Flicks & Folios – The Accidental Spy

Well well well:I’ve found my favourite Jackie Chan film! Hilariously, his character Bei is a failed exercise equipment salesman. He becomes a spy by foiling a jewellery heist. This leads him to Liu, a private investigator who convinces Bei he is actually the long-lost son of a wealthy Korean businessman. He’s soon involved in an international conspiracy revolving around the cure to a lung virus.

What makes this film better – or just different – from other Jackie Chan films is that there is so much mystery and suspense in it. The scenery is breathtaking and there is more serious content. This is no doubt because Jackie produced the project at a cost of 25 million dollars – the largest amount ever for a film in Hong Kong (at that time) (Cinecom).

This film is so opposite to Jackie’s usual work, which features constant comic antics and lightweight plots. Don’t get me wrong … I ADORE Jackie’s antics. I bought First Strike simply for the great comic touches throughout. The shark scene with a bad guy and knives was hilarious. When the knife wielding foes sliced one another’s thumbs open – a dangerous condition when sharks are about – I nearly collapsed laughing; the scenes of Jackie chasing bad guys wearing a hilarious kid’s white polar bear hat made me grab for the Kleenex. But, when all is said and done the Accidental Spy showing on local Alberta movie channels is enough to take the cake.

Shot in locations like Hong Kong, Korea and Istanbul it is the most scenic film I’ve seen him do.

Jackie’s character is highly intuitive and keeps combating crime with his martial arts training and flashes of intuition. Since all that activity puts him in the limelight, he finds out his birth father is dying in Korea and is wealthy. Surprise, surprise! Dad wants to leave his money to his birth son but needs some proof. Jackie goes there and soon the bad guys follow and a crackerjack fight scene using defibrillators ensues. I was in danger of falling off the couch with that one! The king of martial arts is known for his unique fighting props but still the medical content and the “damage” they did was just too much laughter for one time!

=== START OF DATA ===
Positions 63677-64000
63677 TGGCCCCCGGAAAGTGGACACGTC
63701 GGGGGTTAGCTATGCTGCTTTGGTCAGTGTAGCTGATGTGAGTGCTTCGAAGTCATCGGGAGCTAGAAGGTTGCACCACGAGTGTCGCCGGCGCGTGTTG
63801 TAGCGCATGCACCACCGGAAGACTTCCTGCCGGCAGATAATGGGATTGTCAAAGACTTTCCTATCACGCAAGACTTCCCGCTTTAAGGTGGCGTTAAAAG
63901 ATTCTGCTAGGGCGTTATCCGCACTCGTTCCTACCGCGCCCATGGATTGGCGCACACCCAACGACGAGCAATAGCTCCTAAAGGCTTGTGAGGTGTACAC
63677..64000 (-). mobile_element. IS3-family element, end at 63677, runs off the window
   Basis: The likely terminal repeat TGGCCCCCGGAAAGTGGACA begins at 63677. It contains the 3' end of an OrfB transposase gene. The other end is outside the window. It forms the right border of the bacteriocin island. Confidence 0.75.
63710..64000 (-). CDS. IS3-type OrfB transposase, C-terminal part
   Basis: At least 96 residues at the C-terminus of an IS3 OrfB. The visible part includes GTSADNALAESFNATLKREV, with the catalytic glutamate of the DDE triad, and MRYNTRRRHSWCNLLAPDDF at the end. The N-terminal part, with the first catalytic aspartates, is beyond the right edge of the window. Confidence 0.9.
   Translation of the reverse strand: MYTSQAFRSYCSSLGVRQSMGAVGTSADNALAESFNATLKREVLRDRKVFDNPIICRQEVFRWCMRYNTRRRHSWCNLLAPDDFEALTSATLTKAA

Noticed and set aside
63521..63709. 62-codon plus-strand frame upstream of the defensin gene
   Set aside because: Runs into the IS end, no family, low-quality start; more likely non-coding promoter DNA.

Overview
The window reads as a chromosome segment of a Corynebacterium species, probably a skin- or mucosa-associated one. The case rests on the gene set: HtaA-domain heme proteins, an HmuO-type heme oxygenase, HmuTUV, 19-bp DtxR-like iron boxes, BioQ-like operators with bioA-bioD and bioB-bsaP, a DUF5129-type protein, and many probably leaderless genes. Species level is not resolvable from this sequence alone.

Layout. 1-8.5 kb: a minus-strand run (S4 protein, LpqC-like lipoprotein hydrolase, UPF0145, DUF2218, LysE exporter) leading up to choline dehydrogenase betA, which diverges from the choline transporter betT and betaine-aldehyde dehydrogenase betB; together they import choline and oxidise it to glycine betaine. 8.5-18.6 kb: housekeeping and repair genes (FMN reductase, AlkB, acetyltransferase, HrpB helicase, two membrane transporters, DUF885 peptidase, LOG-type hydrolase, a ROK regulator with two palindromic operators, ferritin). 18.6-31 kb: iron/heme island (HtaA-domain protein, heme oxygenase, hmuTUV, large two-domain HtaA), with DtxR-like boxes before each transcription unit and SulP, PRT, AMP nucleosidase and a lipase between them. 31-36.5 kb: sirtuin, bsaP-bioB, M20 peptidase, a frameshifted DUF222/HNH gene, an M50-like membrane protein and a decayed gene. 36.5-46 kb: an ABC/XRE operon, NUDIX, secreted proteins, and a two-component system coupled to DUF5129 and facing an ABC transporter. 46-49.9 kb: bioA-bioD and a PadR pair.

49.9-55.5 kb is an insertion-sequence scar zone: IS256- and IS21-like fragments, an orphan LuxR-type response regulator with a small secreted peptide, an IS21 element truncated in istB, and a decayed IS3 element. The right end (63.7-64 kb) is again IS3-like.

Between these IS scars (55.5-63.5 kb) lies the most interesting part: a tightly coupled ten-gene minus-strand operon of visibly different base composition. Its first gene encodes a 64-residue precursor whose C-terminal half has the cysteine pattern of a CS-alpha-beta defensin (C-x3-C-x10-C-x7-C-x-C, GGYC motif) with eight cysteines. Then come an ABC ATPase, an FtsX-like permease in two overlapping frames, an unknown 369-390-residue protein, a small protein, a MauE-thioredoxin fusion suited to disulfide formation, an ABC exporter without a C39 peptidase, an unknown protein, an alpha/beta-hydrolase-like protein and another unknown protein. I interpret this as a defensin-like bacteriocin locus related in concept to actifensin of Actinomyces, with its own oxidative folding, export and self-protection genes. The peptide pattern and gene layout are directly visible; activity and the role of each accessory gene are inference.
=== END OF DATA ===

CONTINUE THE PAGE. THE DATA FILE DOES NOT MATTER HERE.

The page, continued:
Hmmmm:I guess I should include a bit more plot! Well, let me see. Dad was a Christian and left his son: no, not millions: a check for ten grand, a box and mystery. The box, we find out, has dad’s cross, and a key in it. The key isn’t for a house. Jackie goes to his mother’s grave and notices a dried tulip and below it an inscription:in English, “WAIT FOR ME.” It takes just a short while for Jackie to figure the inscription has enough letters to be a phone number. It has to be Istanbul according to the plot connections. The phone number leads to the Bank of Istanbul. Well, he quickly finds out the cross has his personal stamp on it and the key is to a safety deposit box. Inside the safety deposit there is a book and a pile of money.

Time for some fun … there is a chase and round up with taxis that was quite unique, especially when he fights the bad guys through the back window of the taxi! Trust Jackie to make me wonder how on earth he does that! Later he gets away and goes for a “relaxing” Turkish bath. Hehehe, of course — not quite! I laughed just as hard at Jackie sliding across the marble tops of ancient Turkish baths. Too funny! Soap, sliding, and martial arts! Take a look at the film just for those clever defence moments.

As Jackie escapes, he gets into a market and we get the “gratuitous” nudity that gave the film a PG-13 rating. HAH! The Chinese are so tame! I can hear everyone in Hong Kong wanting more, but blushing as they do so! His butt is cute but we’ve seen it before, so after an extended scene with locals pulling his “cover ups” off and his quick move replacements I didn’t expect him to dazzle me. He turns a corner into an alley and finds a huge white cloth hanging to dry. He pulls a hole for his head and begins to spin. It’s not a simple as that and it’s amazing to watch. Something seems almost spiritual or otherworldly to me as he pulls this off. I gasped. I am amazed. And then of course I roar when women walk by dressed exactly as he is — to a tee.

Also amazing is Jackie being in a film with a pretty lady who is addicted to a super drug – a derivative of opium.

I really recommend this Jackie Chan film — especially if you’re open to a change in his style.

Laura Seymour first published herself, at age 8. She has since gone on to publish a cookbook for the medical condition Candida. She is working toward her B.A. (Psyc).

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